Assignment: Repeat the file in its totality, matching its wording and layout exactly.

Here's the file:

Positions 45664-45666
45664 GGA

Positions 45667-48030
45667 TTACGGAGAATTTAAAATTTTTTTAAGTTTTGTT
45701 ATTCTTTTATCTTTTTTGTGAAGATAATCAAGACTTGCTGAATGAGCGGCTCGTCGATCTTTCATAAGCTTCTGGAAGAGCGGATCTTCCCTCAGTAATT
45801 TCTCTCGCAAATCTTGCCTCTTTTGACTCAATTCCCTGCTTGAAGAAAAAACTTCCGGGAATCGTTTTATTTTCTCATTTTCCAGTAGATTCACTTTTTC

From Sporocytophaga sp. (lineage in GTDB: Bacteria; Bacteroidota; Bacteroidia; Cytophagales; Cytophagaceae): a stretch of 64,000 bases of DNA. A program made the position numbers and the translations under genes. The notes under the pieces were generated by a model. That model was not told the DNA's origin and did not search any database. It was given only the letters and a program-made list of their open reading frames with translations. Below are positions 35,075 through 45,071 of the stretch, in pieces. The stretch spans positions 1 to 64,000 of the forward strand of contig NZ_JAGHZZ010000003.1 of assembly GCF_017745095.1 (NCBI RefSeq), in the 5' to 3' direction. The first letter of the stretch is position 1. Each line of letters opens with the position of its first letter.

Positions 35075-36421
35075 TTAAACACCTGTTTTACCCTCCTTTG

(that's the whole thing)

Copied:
Positions 45664-45666
45664 GGA

Positions 45667-48030
45667 TTACGGAGAATTTAAAATTTTTTTAAGTTTTGTT
45701 ATTCTTTTATCTTTTTTGTGAAGATAATCAAGACTTGCTGAATGAGCGGCTCGTCGATCTTTCATAAGCTTCTGGAAGAGCGGATCTTCCCTCAGTAATT
45801 TCTCTCGCAAATCTTGCCTCTTTTGACTCAATTCCCTGCTTGAAGAAAAAACTTCCGGGAATCGTTTTATTTTCTCATTTTCCAGTAGATTCACTTTTTC

From Sporocytophaga sp. (lineage in GTDB: Bacteria; Bacteroidota; Bacteroidia; Cytophagales; Cytophagaceae): a stretch of 64,000 bases of DNA. A program made the position numbers and the translations under genes. The notes under the pieces were generated by a model. That model was not told the DNA's origin and did not search any database. It was given only the letters and a program-made list of their open reading frames with translations. Below are positions 35,075 through 45,071 of the stretch, in pieces. The stretch spans positions 1 to 64,000 of the forward strand of contig NZ_JAGHZZ010000003.1 of assembly GCF_017745095.1 (NCBI RefSeq), in the 5' to 3' direction. The first letter of the stretch is position 1. Each line of letters opens with the position of its first letter.

Positions 35075-36421
35075 TTAAACACCTGTTTTACCCTCCTTTG